Premature menopause can impact your hopes and dreams for having a baby. We chat with a reproductive specialist for more on this topic.
While the natural onset of menopause usually occurs at around the age of 51, some women, 1 in 100 to be exact, can become menopausal before the age of 40. This is called premature menopause.
“Early menopause is not the same as natural menopause because the dysfunction of the ovaries, loss of eggs, or removal of the ovaries at a young age is not a natural occurrence,” says reproductive medicine specialist, Dr Sulaiman Heylen. Early menopause can, therefore, throw a spanner in the works if you’re trying for a baby as it lessens your chances of conception.
What are the signs?
The following nine signs could indicate early menopause:
- Irregular menstrual periods or not menstruating at all
- Hot flushes
- Vaginal dryness
- Itching under the skin
- Reduced libido
- Frequently having to go to the loo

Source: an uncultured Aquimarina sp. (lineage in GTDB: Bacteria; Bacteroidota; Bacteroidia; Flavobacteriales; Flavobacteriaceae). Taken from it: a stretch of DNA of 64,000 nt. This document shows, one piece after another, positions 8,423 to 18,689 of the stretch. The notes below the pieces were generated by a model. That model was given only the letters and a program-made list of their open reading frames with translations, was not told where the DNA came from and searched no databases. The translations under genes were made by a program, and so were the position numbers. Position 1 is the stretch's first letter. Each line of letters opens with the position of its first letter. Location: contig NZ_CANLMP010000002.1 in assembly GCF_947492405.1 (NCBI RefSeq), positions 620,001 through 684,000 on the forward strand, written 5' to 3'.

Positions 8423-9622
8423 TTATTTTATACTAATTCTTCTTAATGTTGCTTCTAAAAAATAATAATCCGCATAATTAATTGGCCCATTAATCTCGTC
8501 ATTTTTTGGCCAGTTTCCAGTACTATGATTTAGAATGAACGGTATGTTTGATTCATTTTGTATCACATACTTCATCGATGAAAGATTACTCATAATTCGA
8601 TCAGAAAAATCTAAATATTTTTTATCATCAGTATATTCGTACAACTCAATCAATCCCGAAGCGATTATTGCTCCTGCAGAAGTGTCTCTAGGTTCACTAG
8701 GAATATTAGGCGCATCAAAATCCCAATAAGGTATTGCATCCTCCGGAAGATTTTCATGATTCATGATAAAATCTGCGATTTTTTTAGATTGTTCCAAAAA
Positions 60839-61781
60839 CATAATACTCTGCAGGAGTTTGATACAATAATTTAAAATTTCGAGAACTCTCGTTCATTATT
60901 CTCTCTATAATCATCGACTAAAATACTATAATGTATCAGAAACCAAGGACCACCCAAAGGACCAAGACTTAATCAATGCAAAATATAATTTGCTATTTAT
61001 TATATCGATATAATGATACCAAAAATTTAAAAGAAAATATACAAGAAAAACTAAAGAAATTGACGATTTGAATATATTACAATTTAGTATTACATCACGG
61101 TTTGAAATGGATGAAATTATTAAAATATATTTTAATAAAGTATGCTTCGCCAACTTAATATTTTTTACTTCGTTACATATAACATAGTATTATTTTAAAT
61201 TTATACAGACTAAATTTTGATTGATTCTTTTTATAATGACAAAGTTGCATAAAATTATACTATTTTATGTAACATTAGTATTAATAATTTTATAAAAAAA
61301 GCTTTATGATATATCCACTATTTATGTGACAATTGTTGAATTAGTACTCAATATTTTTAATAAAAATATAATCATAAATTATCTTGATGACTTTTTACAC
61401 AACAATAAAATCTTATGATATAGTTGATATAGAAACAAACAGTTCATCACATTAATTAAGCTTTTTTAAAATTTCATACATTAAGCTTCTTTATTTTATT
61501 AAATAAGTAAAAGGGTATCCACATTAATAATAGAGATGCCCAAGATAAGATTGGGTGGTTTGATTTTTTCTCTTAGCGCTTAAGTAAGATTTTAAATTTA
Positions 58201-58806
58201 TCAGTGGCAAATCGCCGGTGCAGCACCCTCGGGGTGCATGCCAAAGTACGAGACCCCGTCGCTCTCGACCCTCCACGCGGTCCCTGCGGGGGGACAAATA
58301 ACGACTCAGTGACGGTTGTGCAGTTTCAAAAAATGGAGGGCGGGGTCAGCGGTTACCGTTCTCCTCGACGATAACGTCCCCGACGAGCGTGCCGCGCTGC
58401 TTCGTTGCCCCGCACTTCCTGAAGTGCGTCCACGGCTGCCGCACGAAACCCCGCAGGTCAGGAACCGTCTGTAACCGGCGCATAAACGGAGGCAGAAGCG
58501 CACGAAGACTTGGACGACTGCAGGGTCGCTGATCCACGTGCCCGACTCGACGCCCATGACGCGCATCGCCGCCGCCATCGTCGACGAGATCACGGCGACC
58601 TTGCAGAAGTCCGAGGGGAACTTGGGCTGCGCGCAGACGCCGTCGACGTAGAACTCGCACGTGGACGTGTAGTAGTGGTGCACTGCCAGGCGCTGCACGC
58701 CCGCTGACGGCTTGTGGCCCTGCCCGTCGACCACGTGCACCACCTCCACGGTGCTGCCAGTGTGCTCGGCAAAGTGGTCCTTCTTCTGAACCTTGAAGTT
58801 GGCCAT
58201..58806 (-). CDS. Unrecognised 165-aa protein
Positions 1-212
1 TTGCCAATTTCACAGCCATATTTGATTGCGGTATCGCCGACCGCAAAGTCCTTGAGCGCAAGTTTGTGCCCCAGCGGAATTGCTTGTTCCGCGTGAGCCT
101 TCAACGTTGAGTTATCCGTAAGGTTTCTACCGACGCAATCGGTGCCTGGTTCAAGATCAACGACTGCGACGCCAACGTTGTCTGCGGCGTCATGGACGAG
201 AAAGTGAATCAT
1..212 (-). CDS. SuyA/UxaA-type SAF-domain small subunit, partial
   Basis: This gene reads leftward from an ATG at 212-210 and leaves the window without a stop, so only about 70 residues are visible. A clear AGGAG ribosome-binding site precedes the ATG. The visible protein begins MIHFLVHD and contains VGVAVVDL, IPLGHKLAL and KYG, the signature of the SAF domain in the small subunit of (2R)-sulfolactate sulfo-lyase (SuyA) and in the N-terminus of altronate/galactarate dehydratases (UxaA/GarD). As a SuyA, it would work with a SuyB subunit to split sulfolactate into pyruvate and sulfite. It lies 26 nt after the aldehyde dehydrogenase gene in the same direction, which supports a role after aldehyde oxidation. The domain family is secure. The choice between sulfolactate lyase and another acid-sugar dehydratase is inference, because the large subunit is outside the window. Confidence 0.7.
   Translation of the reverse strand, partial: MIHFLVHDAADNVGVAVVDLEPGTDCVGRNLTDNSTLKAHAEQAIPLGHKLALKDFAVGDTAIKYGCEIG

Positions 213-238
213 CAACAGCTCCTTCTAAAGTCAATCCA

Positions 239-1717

- Sleep disturbances
What are the causes?
Dr Heylen says the cause of early menopause is not always clear, but the following are some of the most common reasons:
- If you’ve had surgery done on your ovaries to remove cancerous cells, endometriosis, or ovarian cysts.
- Chemotherapy for cancers like Hodgkin’s disease or breast cancer.
- Genetic diseases like Turner syndrome.
- Auto-immune disorders.
How does early menopause affect your fertility?
There’s only a 5% chance of spontaneous pregnancy in women with early menopause, says Dr Le Roux. “The usual in-vitro fertilisation (IVF) procedure for infertility doesn’t work due to the poor ovarian function and most women will need to have egg donation treatment to conceive,” he adds.
Treatment options available
Dr Heylen says early menopause is a permanent condition and it’s unlikely to be reversed, but there are treatment options you can consider:
- Hormone therapy to treat the symptoms and reduce the risk of osteoporosis. This is usually given until the age of 51.
- Most women who want to conceive will have to consider the egg-donation option.